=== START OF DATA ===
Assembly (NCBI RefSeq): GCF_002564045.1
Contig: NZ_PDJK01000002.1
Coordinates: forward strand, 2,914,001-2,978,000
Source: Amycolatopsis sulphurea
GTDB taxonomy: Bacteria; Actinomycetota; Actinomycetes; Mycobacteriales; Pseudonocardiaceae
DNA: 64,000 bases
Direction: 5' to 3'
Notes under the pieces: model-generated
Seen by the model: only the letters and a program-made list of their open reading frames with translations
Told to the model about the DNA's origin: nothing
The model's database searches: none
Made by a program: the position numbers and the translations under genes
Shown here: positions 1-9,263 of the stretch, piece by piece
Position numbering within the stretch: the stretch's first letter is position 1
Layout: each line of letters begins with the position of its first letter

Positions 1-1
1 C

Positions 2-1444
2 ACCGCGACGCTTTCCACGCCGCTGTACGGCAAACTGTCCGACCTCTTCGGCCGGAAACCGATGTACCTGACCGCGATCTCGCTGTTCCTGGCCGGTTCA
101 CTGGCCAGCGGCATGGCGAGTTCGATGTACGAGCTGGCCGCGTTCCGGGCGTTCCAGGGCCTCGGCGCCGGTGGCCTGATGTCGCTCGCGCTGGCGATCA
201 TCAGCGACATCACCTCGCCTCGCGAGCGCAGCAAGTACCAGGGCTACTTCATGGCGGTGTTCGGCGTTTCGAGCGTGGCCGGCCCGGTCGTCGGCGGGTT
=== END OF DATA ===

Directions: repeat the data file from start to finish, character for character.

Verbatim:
Assembly (NCBI RefSeq): GCF_002564045.1
Contig: NZ_PDJK01000002.1
Coordinates: forward strand, 2,914,001-2,978,000
Source: Amycolatopsis sulphurea
GTDB taxonomy: Bacteria; Actinomycetota; Actinomycetes; Mycobacteriales; Pseudonocardiaceae
DNA: 64,000 bases
Direction: 5' to 3'
Notes under the pieces: model-generated
Seen by the model: only the letters and a program-made list of their open reading frames with translations
Told to the model about the DNA's origin: nothing
The model's database searches: none
Made by a program: the position numbers and the translations under genes
Shown here: positions 1-9,263 of the stretch, piece by piece
Position numbering within the stretch: the stretch's first letter is position 1
Layout: each line of letters begins with the position of its first letter

Positions 1-1
1 C

Positions 2-1444
2 ACCGCGACGCTTTCCACGCCGCTGTACGGCAAACTGTCCGACCTCTTCGGCCGGAAACCGATGTACCTGACCGCGATCTCGCTGTTCCTGGCCGGTTCA
101 CTGGCCAGCGGCATGGCGAGTTCGATGTACGAGCTGGCCGCGTTCCGGGCGTTCCAGGGCCTCGGCGCCGGTGGCCTGATGTCGCTCGCGCTGGCGATCA
201 TCAGCGACATCACCTCGCCTCGCGAGCGCAGCAAGTACCAGGGCTACTTCATGGCGGTGTTCGGCGTTTCGAGCGTGGCCGGCCCGGTCGTCGGCGGGTT